Ever the politician, Danny Williams knew he couldn't please everyone by choosing "IceCaps" as the name for the new American Hockey League team in St. John's, N.L.
However, the premier-turned-club president believes detractors will come to embrace the team's identity if it's successful on the ice.
"Coming from a political background, the criticism here pales by comparison to public office," Williams said Friday from St. John's. "It's good (that some people don't like the name). It's good in the sense that people are talking about it and people are interested and people have an opinion.
"The secret for us now is the same with any marketing brand - whether it's Apple or Nike with the swoosh - having a brand and having a logo, it's about what you wrap around it, it's about what you make people believe it is and what it stands for."
A number of fans unhappy with the new moniker were quick to note its similarity to "Iced Capp," a popular drink served at Tim Hortons.
Williams and the team's advisory board settled on the IceCaps name after considering a number of options, including WhiteCaps and Regiment.
The team logo features the word "IceCaps" underneath an image of a snow-capped mountain - the snowy part takes the shape of Newfoundland and Labrador - and is consistent with the colours of the parent Winnipeg Jets.
The name has historical ties because the city's former senior team was known as the "Caps." It also highlights two prominent physical features found in the province: icebergs and ice-capped peaks.
"I wanted to have a provincial aspect to it because obviously this is a team that's going to play in 29 other jurisdictions all throughout North America," said Williams. "What a great chance to advertise and promote the province. There's nothing more iconic I don't think to this province than ice."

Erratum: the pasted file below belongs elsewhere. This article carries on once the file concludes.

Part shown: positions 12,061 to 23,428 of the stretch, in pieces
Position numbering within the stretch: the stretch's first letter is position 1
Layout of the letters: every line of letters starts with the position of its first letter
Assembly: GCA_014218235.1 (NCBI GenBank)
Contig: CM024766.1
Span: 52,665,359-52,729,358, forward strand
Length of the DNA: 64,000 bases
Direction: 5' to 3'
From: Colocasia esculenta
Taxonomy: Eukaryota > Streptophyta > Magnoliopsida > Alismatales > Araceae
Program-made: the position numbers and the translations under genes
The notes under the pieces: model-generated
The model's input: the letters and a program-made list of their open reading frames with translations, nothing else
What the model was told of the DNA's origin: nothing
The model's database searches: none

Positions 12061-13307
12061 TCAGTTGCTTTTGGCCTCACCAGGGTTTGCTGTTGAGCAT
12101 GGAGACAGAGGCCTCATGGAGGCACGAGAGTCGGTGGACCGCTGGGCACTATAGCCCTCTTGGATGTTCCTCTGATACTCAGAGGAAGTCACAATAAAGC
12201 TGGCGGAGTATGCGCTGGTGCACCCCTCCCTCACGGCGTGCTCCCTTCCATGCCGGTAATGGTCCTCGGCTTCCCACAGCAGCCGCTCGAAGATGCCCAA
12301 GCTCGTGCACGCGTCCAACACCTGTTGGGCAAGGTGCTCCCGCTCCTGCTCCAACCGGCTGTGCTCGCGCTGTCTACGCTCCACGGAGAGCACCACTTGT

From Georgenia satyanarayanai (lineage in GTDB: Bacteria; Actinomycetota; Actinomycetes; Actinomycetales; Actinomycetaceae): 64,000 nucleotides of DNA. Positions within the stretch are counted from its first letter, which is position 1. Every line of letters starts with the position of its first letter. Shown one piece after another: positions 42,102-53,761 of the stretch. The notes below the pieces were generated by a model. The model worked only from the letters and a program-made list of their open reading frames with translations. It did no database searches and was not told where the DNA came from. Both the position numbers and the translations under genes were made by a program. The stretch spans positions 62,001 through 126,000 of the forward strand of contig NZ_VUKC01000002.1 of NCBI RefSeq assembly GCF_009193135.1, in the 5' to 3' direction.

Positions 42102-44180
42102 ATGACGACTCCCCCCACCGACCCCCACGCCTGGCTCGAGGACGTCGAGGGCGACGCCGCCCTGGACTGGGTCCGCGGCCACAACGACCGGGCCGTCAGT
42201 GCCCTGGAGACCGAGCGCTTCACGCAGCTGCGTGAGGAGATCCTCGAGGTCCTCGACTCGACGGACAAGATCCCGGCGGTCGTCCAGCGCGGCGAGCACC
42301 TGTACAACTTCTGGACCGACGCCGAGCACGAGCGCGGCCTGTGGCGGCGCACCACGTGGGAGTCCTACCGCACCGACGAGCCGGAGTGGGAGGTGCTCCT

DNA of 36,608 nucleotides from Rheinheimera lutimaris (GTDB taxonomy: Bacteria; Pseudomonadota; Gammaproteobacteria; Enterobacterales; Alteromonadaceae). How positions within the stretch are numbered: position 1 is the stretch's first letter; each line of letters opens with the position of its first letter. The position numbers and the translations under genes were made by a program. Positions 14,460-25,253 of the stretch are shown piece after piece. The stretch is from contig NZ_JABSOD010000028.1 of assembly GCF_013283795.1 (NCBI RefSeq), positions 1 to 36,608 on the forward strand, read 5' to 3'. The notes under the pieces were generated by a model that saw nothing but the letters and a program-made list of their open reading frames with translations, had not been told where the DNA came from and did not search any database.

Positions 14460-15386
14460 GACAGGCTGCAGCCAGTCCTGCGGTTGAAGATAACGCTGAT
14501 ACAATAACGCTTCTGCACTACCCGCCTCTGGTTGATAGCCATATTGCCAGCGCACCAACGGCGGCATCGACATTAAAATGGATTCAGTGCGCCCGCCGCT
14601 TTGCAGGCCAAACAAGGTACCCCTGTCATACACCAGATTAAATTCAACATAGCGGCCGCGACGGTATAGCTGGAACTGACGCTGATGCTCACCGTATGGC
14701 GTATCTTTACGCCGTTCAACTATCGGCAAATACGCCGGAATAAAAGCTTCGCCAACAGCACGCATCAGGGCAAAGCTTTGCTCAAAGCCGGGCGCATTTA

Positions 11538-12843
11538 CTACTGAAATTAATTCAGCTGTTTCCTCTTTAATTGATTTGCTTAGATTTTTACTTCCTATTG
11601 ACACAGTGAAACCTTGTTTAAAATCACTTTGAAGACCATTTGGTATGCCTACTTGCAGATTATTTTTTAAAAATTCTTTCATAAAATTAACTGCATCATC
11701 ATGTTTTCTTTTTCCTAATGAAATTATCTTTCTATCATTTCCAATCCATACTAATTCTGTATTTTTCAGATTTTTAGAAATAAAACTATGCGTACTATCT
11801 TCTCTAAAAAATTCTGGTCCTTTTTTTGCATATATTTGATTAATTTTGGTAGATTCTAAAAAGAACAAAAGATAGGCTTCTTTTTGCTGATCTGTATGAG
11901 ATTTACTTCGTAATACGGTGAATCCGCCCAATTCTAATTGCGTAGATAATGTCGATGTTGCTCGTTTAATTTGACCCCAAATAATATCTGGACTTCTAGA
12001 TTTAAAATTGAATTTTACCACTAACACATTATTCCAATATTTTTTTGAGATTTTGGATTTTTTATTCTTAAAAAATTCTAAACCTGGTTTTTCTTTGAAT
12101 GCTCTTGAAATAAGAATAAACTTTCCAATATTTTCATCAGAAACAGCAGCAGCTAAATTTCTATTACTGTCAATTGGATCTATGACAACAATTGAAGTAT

Williams would have preferred to hold a fan contest to name the team, but there wasn't enough time. St. John's only got its AHL franchise after the NHL decided to return to Winnipeg, forcing the Manitoba Moose to migrate east last month.
It marked the AHL's second foray into Newfoundland and Labrador - the St. John's Maple Leafs departed in 2005 after 14 seasons - and it appears to have been a good move. Williams says corporate support in the city has been strong and that "85 per cent" of the tickets at the 6,200-seat Mile One Centre will be sold before the season begins on Oct. 14.
As a result, the IceCaps received plenty of kudos at the recent AHL meetings in Hilton Head, S.C.
"We were the toast of the league," said Williams. "We've got the most season ticket sales, our corporate sponsorships I think will probably be the highest in the league. We will be a model franchise and we haven't stepped on the ice yet."
Fans of the IceCaps will have to wait before getting a look at the team's sweaters. Since they'll be similar to what the Jets wear, Williams says Winnipeg will unveil its first.
The unveiling of the Jets logo initially played to some mixed reviews a week ago, but polls ended up showing a large percentage of people liked it. Williams hopes something similar happens with the IceCaps name in St. John's.
"If I remember correctly, I think the Winnipeg stats were about 2-to-1 (in favour) of their logo," he said. "It would be nice to be in that territory, but if we've got 51 per cent coming in then I'll be quite happy with that."